Valeo may seek to block its biggest shareholder's right to vote at this month's annual meeting in the fight against a demand to take more than half the seats on its supervisory board and impose a strategy review.
Thierry Morin, chief executive of the French car parts maker, told the Financial Times he would use "all the means that are legal and that are adequate with corporate governance" to block eight board nominations from Pardus Capital, a US investment fund holding 13.5% of the group.
If he revokes Pardus's voting rights, Valeo would be the second French company in a month to adopt the tactic, following Eiffage's dramatic strike against its Spanish shareholders. Eiffage's move sparked serious concerns over the credibility of the French marketplace and its adherence to good governance, the report said.
Pardus, which has more than $6 billion under management, has proposed two of its own principals and six independents, including Guy Dolle, the former defender of Arcelor against Mittal Steel, for an enlarged board of 13. All but two of Valeo's 11 board seats are up for renewal.
Morin argued that the resolution was an attempt to take "creeping control" and that the presence of Pardus directors on the board would present a conflict of interest. The fund holds a 17% stake in the loss-making US car parts maker Visteon and is keen to combine at least some areas of the two businesses. Pardus founder Karim Samii, insists he is not after control of Valeo and went after the board seats only once it became clear Morin would not consider his suggestions to replace the outgoing directors, the report said. Samii said Pardus had offered to cap its stake at 20% and pledged that its two principal directors would not vote on any Visteon deal, but that Valeo had set unreasonable conditions for board representation.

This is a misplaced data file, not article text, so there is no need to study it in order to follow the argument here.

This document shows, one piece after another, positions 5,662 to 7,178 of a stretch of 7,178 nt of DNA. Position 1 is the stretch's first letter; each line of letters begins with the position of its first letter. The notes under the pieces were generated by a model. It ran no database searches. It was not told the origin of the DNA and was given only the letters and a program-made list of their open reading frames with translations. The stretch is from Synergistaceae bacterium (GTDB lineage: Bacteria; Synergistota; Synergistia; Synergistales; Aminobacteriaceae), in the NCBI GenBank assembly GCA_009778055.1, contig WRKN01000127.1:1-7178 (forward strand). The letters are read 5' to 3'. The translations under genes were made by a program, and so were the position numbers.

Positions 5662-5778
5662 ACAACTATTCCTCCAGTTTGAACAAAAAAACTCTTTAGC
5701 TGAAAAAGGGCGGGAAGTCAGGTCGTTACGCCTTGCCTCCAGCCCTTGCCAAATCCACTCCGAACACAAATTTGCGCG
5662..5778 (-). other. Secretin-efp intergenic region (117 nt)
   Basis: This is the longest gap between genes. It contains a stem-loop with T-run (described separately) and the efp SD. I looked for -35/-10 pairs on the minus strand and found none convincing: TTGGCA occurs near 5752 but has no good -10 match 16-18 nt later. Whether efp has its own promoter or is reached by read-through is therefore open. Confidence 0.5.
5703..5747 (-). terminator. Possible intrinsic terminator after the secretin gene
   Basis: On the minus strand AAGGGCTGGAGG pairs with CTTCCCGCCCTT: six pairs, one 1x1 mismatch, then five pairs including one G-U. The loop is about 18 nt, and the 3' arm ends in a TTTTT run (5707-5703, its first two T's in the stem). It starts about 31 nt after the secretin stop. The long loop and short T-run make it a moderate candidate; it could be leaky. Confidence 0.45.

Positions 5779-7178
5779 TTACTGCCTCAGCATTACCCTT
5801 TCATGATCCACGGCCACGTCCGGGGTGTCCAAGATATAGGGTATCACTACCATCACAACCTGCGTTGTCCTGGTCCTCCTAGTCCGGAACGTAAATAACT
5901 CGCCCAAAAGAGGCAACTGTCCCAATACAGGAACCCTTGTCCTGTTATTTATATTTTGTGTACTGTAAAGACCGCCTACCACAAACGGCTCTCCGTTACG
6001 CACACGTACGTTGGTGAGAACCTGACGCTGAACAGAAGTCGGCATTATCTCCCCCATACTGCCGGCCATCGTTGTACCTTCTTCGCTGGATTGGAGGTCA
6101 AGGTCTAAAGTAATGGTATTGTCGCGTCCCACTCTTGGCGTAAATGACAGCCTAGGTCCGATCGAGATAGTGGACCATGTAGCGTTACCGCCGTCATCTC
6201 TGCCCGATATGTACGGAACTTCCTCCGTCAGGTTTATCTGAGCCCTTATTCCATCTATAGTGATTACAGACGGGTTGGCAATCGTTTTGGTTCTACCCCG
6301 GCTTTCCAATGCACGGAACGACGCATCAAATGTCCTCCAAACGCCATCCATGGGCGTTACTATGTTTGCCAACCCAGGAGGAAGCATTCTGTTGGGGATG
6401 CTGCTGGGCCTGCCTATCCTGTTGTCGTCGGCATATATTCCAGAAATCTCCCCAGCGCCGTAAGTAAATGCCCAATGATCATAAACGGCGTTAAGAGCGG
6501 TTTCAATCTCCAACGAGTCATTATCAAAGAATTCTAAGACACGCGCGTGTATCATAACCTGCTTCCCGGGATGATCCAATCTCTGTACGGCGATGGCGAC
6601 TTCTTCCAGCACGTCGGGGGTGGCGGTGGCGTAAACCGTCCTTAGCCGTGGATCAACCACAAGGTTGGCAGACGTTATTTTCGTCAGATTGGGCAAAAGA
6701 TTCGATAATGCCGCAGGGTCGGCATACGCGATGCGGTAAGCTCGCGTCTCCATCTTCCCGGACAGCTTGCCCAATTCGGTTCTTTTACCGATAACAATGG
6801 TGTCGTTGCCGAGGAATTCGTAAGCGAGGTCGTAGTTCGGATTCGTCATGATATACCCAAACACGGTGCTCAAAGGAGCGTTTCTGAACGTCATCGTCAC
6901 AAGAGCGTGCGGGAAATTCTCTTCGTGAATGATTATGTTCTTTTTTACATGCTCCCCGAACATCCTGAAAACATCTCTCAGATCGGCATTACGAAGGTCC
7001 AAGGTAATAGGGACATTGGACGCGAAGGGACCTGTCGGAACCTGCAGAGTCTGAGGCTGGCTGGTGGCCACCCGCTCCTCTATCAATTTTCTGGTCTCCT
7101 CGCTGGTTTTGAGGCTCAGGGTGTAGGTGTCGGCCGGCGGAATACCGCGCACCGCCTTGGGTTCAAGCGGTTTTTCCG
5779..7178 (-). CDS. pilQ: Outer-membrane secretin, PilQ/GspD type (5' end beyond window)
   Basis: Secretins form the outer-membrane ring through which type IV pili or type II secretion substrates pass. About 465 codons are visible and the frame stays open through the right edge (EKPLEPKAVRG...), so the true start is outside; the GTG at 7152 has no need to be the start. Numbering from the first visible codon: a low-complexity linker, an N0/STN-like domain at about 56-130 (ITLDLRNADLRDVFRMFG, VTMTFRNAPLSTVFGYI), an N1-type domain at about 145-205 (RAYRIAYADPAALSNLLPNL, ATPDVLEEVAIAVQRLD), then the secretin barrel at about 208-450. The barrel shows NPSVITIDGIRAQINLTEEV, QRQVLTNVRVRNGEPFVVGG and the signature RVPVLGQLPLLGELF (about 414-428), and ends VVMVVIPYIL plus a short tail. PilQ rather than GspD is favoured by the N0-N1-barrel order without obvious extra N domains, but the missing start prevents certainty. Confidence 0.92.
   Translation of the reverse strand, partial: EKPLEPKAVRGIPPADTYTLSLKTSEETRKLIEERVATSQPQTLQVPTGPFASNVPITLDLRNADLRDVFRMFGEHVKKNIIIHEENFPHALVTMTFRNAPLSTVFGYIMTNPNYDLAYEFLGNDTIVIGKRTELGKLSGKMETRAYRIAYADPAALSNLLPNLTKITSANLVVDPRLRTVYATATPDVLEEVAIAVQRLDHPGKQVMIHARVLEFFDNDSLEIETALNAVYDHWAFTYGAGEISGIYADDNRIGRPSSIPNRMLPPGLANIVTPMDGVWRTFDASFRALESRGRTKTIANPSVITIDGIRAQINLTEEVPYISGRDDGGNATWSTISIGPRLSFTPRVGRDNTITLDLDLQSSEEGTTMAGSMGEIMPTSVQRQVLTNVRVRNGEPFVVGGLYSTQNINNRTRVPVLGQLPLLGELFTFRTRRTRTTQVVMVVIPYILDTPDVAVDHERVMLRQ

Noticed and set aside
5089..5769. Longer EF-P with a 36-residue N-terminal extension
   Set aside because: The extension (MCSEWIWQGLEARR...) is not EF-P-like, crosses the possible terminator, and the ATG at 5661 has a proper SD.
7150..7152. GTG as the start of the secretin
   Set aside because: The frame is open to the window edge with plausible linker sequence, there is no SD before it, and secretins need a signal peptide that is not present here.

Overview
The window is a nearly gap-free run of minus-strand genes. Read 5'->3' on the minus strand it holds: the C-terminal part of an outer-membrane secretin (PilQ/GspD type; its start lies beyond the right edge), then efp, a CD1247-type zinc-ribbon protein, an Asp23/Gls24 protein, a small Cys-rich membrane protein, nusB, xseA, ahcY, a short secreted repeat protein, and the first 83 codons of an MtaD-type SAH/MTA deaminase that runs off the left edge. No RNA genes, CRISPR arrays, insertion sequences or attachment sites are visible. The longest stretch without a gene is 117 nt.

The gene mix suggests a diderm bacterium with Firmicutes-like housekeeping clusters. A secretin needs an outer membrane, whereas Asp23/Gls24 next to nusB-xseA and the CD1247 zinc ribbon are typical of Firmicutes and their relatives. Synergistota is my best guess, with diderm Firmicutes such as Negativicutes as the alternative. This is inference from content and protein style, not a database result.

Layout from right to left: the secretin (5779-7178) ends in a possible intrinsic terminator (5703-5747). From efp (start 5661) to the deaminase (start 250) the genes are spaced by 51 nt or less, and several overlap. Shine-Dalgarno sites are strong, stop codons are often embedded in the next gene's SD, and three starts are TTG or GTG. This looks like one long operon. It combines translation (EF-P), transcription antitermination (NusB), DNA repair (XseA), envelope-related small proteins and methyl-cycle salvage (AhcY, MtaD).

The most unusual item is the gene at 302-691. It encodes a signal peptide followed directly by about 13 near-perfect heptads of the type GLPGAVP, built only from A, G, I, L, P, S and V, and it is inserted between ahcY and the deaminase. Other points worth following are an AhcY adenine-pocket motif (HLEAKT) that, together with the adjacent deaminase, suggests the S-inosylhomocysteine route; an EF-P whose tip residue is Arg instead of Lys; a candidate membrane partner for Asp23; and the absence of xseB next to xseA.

They said Pardus would have to nullify their voting capacity. As long as we are on the board we wouldnt be able to vote our shares," Mr Samii said.
Pardus's board nominees may feel increasing pressure to withdraw their names. One French business figure initially proposed by Pardus has already pulled out, and Valeo is thought to be contacting other potential waverers. Morin said a full merger with Visteon presented "unbearable" risks. He added that Valeo had made two offers for Visteon's thermal division and had been refused.